A New Life for the Cloister of the Vows’ Frescoes

Baldovinetti’s Nativity

What has been a four-year project, to restore the frescoes in the Cloister of the Vows of the church of Santissima Annunziata made possible by the non-profit organization ‘Friends of Florence’, has finally reached its completion.

Restorers Alessandra Popple and Cristiana Conti from S.A.R., and Gioia Germani have impeded the deterioration of the murals while restoring their original luminosity.

La chiesa della madre di tutti fiorentini, as the mother church of the Servite order was known, was founded in 1234 and rebuilt between 1447 and 1452. Thanks to the miraculous fresco of the Annunciation inside the church, supposedly painted by an angel, it played a central part in Florentine daily life.

The cloister’s name (Il Chiostrino dei Voti) comes from the common practice of providing religious offerings to the Virgin Mary, in the form of oil lamps and candles.

Displayed in the lunettes of the cloister are 12 of the most impressive and delicate Florentine frescoes, some in Mannerist style, that narrate the lives of the Madonna and Filippo Benizi.

Dampness in the walls and light coming through the atrium caused the frescoes to lose their colour and cohesiveness over the years.

The first attempt to save the frescoes began in 1833 when The Great Duke Leopoldo II enclosed the area of the atrium. The current cast iron and glass skylight was installed in 1913, yet this did not resolve the deterioration of the paintings.

Treatment to protect the walls from humidity was applied following the events of World War II, but also proved insufficient. After the Flood of 1966, a restoration campaign was carried out by Dino Dini, who detached the individual frescoes from the walls and placed them on new supports. With the passing of 50 years, the lunettes were again in dire need of attention.

Friends of Florence raised a total of €467.000.00 for the fresco restoration project from benefactors between 2013 and 2017, something which the City of Florence is highly proud of.

S.A.R and Gioia Germani used inorganic substances such as Barium and Ammonium carbonates to restore the damaged layers of the paintings to the highest quality possible. Although this technique may also affect the luminosity of the piece, the substances used saturate the pigments to create a brightening effect.

Alessio Baldovinetti painted the earliest fresco, the Nativity, in 1460. Around 1475, Cosimo Rosselli composed the first scene of a fresco cycle, the dressing of Saint Filippo, dedicated to the general superior of the Servites, Filippo Benizi.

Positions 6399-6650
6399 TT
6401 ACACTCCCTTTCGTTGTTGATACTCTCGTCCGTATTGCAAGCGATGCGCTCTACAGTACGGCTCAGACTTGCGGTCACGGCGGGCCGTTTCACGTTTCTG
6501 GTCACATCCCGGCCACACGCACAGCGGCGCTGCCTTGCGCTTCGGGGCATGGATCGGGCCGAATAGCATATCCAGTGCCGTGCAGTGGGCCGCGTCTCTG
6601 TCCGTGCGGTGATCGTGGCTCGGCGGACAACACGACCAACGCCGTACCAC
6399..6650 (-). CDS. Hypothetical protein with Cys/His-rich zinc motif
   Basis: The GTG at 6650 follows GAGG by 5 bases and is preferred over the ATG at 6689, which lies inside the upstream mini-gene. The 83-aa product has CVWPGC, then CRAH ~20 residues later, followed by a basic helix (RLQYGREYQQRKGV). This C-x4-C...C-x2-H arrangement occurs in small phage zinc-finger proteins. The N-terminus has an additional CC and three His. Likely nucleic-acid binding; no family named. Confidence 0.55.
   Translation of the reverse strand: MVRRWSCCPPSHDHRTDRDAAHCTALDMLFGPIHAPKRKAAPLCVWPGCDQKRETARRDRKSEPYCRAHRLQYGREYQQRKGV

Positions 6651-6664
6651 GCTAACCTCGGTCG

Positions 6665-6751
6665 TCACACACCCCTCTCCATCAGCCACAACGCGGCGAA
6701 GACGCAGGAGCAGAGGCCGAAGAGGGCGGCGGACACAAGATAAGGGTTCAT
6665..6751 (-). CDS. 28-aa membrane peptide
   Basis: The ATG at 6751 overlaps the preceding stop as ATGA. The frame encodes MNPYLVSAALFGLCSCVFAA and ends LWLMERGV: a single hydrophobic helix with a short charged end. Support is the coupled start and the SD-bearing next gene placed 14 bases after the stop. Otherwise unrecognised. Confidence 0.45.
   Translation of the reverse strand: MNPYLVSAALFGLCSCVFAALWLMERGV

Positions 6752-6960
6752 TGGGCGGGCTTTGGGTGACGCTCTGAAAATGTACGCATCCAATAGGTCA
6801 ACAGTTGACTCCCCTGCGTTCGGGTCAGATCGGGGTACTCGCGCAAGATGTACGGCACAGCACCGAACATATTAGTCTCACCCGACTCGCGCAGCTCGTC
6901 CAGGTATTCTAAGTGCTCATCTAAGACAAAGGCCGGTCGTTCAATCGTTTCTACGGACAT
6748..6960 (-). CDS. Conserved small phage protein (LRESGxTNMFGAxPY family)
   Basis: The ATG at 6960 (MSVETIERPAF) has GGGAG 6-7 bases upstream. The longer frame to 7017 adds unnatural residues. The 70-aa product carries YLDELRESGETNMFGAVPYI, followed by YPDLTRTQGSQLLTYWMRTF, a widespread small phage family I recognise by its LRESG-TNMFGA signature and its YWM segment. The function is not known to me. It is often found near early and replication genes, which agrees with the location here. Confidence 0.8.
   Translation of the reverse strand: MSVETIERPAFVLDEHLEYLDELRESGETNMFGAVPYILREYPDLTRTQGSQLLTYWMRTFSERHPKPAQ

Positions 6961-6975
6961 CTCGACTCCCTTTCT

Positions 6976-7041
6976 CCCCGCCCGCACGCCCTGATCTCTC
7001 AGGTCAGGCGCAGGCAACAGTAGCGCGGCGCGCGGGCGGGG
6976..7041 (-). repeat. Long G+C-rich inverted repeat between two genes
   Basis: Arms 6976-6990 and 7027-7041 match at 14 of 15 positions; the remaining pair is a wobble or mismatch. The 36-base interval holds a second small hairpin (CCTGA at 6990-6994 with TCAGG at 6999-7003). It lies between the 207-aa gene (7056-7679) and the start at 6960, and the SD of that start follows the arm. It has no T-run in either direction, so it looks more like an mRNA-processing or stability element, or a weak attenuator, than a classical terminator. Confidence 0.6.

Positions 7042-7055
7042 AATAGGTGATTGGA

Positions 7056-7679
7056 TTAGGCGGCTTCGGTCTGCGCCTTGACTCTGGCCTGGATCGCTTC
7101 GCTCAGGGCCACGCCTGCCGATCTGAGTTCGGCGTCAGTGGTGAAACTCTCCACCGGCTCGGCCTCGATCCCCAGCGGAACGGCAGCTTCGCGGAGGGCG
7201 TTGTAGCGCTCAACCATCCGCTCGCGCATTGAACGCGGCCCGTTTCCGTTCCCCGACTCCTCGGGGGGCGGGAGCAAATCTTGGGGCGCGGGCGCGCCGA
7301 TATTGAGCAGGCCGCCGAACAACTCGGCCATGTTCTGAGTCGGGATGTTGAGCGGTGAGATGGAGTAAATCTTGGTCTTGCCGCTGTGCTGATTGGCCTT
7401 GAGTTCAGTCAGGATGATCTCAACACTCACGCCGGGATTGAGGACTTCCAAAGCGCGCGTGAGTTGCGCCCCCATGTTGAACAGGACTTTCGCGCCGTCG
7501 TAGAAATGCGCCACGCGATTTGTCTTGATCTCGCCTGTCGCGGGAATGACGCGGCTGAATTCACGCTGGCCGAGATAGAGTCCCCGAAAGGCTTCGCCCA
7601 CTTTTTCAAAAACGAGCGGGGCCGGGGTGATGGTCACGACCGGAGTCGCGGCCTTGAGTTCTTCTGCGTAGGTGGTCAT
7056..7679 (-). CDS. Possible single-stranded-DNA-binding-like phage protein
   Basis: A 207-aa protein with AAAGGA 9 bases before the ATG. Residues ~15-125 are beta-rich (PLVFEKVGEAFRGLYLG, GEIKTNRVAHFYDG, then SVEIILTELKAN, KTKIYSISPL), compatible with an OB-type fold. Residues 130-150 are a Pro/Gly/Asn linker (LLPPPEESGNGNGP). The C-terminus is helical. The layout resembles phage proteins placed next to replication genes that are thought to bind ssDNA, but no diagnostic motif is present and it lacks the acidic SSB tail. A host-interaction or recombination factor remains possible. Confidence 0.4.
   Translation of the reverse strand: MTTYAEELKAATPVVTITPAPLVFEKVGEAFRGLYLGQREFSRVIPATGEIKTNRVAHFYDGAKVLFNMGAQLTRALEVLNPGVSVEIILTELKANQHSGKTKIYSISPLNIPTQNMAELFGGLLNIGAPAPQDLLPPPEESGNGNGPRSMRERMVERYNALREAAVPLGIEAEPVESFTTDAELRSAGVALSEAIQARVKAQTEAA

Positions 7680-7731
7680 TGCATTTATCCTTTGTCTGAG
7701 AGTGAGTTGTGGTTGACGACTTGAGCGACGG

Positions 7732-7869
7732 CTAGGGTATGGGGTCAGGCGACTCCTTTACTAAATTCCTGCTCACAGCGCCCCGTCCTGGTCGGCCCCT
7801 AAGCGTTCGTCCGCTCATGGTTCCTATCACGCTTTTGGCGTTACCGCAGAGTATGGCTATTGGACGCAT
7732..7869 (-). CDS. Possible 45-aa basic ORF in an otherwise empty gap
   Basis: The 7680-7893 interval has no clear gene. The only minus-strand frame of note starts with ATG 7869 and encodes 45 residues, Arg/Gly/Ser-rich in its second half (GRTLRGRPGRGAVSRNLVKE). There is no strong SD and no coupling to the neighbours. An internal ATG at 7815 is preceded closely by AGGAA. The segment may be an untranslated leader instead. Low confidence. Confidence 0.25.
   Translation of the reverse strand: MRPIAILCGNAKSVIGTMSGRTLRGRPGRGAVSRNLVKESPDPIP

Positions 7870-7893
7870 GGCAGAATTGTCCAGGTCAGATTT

Beginning in 1509 Andrea del Sarto, finished Rosselli’s work in two years, providing an extra five scenes.  He later painted, The Voyage of the Magi (1511), and The Birth of the Virgin, completed around 1513-14. Andrea, whose career flourished during the High Rennaissance and Early Mannerism in Florence, created most of the frescoes exhibited in the cloister. To celebrate and remember his work, Giovanni Caccini created a marble bust of the painter, now amongst the frescoes.

Working alongside Andrea at the time were, his colleague, Franciabigio with The Betrothal of the Virgin (1513), and his students Pontormo with Visitation (1515) and Rosso Fiorentino with The Assumption of the Virgin (1517).


Alessio Baldovinetti, who is said to have had a keen eye and interest for landscapes, depicts the birth of Christ and the adoration of the Kings and Shepherds, in his Nativity, using the Arno Valley as the background setting.

Baldovinetti painted only a few elements in true fresco, and waited until the plaster had dried to paint a ‘secco.’ Located in an area exposed to winter temperatures, the depicted faces, hands and drapery peeled off, revealing his underdrawings.

The horizon background links the birth of Christ to ‘a new beginning,’ reinforced by the angels in the sky who have come to visit. The Virgin adoring the newborn almost appears 2D, through the use of bolder colours of green and blue, in contrast with the grey-fading colour of the surrounding characters. This depiction of the Virgin successfully renders the image of an angel and her glowing silhouette that will cherish and protect this new and precious future leader.

In the Assumption of the Virgin, Rosso Fiorentino distinctively portrays the Virgin’s rise to Heaven. The contrasting colours of the gold sky and lavender-tones of the clouds, create a feeling of warmth and mysticality, and also help create a clear divide, both socially and physically, between the Virgin and cherubs from the apostles on the ground looking on in awe.

The Punishment of Blasphemers by del Sarto is particularly captivating for the different tones and shades used in order to create the ‘opening’ of the heavens and the destruction, taking place on earth.

In the scene, the faint orange lightning bolt that is breaking down a tree is not instantly visible upon first glance. This is due to the thick black and purple of the cloud-filled sky from which it is emanating; however, once noticed it is an element that becomes the focal point of the piece. The rural landscape that del Sarto uses as the backdrop is equally as eye-catching, creating a multi-faceted artwork.

Those interested in 15th and 16th century art may now visit one of Italy’s most fascinating collections of frescoes, all made possible through the work of Friends of Florence. (karen gee)